Kobolds.

  1. My mental state has been good of late. The Kobolds of Depression haven’t been bothering me much, though every now and then they send out a scout party.

And that’s all I got for now. Enjoy your day. And if you get a chance, listen to some Tom Waits.

A Political Interlude

I’ve avoided politics on my blog for several months now, for a couple of reasons. First, most people who know me know that I am a pretty liberal guy, so I haven’t had to espouse my opinions. Second, in a world where political discourse is increasingly divisive and people on both ends of the political spectrum seem to keep themselves isolated from conflicting points of view, I haven’t really thought that anything I said would make any difference to anyone anyway. I think this second point speaks to my increasing cynicism about political discourse in our modern age, and why I am not sure things are going to get much better anytime soon.

But Saturday’s tragic and senseless shooting in Tucson, Arizona, made me want to speak out a little. Like everyone else, I was shocked and saddened by the horrific events, and my prayers rise for the victims and the survivors. There was a lot of confusion in those first few hours; first we heard that Representative Gifford was dead; then we learned that she was alive; then she was dead again; then alive again. As I write this, she’s alive and her condition has been upgraded, but she has a long recovery ahead of her, and who knows if she’ll ever recover completely from a point blank shot to the head.

Much has been made about the shooter, Jared Loughner, and his state of mind. At the time of the shooting, we knew very little about him, but to most people it looked like a political attack, and there were many on the left who blamed the Tea Party movement. I was skeptical about that; I don’t have a lot of respect for Tea Party rhetoric, but I think the people who are part of it are on the whole law-abiding citizens who are above political hits like this. Phil Plaitt over at Bad Astronomy tweeted, “Let me be clear: it is way too early to know motives here, and speculation is counterproductive.” I agreed with him on this point. At the time, it was just too early to know what was going on and why.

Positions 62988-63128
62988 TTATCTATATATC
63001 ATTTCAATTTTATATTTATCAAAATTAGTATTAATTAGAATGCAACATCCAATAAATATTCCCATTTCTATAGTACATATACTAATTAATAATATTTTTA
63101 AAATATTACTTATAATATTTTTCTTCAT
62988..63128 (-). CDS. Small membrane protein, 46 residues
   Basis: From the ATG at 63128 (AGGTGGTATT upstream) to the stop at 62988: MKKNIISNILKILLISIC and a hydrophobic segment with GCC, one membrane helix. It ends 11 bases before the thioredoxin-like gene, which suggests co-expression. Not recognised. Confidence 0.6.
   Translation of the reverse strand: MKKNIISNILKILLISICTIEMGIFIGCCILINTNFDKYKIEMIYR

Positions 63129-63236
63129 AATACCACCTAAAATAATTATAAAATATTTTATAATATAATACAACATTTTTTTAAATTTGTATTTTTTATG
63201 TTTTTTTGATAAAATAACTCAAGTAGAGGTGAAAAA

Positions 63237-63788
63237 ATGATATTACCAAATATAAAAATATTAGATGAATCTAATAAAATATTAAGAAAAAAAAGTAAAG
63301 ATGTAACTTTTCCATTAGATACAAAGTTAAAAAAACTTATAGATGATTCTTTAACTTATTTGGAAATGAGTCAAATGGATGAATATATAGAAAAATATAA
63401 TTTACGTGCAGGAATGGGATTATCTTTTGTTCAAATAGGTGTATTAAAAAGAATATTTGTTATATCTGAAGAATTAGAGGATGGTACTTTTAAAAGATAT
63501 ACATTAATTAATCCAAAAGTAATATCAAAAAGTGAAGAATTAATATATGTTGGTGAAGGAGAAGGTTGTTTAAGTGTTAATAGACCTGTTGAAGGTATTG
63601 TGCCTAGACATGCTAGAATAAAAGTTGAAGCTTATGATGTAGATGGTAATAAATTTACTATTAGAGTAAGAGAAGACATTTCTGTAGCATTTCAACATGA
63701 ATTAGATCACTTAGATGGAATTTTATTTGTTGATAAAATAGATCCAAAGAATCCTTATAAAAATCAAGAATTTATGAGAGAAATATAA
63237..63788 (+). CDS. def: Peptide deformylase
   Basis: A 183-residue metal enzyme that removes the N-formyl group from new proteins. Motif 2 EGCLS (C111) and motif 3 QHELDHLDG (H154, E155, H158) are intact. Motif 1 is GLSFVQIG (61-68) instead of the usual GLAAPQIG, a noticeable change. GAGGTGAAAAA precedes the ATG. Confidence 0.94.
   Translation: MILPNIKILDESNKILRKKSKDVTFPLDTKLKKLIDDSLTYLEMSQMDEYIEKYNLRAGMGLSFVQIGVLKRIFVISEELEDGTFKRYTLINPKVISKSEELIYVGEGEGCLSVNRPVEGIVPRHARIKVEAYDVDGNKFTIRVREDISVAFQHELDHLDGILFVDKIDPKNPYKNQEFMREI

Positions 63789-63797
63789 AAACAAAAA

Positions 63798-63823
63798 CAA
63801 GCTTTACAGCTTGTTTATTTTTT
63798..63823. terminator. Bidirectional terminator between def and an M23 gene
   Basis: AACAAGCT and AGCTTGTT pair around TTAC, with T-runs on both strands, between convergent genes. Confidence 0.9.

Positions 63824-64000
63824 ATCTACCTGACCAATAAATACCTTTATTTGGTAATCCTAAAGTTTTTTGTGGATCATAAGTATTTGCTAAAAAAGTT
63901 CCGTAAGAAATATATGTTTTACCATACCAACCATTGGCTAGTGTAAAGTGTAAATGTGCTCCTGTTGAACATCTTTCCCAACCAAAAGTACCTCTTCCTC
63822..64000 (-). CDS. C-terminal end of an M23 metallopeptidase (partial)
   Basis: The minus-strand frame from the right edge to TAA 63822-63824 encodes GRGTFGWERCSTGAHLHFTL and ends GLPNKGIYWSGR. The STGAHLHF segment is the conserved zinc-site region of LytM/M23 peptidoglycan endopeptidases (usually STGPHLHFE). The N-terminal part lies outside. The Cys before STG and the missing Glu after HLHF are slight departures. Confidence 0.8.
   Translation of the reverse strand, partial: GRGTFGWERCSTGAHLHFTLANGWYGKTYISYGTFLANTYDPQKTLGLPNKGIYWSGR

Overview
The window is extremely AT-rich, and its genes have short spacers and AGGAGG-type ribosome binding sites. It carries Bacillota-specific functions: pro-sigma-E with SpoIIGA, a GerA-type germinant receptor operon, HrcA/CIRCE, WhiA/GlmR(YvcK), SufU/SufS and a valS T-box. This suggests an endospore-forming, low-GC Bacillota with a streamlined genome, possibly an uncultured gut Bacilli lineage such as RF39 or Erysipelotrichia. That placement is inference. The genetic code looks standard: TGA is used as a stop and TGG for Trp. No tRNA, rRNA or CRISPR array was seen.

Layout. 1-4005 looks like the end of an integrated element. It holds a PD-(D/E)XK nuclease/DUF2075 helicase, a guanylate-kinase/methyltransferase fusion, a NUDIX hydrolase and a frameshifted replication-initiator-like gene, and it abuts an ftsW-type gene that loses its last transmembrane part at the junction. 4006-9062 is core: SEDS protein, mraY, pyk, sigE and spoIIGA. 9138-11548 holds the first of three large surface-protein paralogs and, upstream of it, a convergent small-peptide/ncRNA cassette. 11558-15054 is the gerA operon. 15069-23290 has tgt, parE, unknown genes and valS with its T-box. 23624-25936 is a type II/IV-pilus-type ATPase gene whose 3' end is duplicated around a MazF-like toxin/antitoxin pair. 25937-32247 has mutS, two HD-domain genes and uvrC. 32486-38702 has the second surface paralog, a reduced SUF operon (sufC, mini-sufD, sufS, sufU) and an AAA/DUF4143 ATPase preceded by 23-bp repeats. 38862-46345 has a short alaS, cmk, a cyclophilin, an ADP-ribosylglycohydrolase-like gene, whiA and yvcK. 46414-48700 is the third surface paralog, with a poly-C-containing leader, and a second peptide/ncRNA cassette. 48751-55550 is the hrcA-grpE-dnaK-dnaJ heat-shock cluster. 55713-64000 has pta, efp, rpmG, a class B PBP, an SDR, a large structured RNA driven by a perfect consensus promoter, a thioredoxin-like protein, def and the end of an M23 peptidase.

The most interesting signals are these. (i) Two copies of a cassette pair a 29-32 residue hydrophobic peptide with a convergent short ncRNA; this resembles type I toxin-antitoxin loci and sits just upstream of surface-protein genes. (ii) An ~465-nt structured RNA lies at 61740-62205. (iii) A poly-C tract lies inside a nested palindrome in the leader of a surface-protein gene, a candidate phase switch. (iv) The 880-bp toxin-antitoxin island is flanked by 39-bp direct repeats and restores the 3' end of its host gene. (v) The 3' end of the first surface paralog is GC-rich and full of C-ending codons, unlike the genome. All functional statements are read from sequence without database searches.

As the days have passed, more about Loughner’s state of mind has become clear. Based on his YouTube videos and messages on his MySpace page, many people have suggested that he suffers from paranoid schizophrenia. I don’t know, personally; that’s the sort of judgement that should be made by doctors, not folks like me who just watch a few rantings on YouTube. One thing is clear, though: the fact that he named Mein Kampf, Animal Farm, the writings of Ayn Rand, and The Communist Manifesto as some of his favorite books points to a man without much political consistency. Is he a right wing fascist? A left wing communist? A Tea Party libertarian? Impossible to say. His points of view seem too inconsistent to make a firm judgement.

One side effect of the shooting, however, seems to have been a growing attention to the levels of angry rhetoric that seems to have infiltrated out political discourse these days. And that’s good; on both sides, discourse seems to have gone past “I’m right, you’re wrong” to “I’m right, you’re evil” (to echo the words of Representative Emanuel Cleaver). And while politics has never been free of contention (look back to the dirty politics that surrounded the signing of the Constitution, for example; and, more recently, there were conservatives loudly accusing President Kennedy of treason, just as they are accusing President Obama of the same thing), the sort of hate-filled talk that’s spreading around these days seems to be a new invention. And it’s a scary one. We’re right to be looking at this rhetoric and the impact it might have on unstable persons like Loughner.

But here’s where I get cynical. The mudslinging and the hating and the angry rhetoric aren’t going away any time soon. We have talk show hosts and news commentators who are paid not for their insights but for their ability to “rabble rouse”. Whole news networks aren’t afraid anymore to blatantly take sides in political dialog, when they ideally should be neutral. Outrage, especially of the “I’m right, you’re evil” variety, sells. The media, and the money behind it, favors extremist rhetoric on both sides. Until we see a fundamental shift in human nature, where people will not feel threatened by ideas different from their own but challenged to rise to dialog instead, we’re just not going to see an end to the violent rhetoric.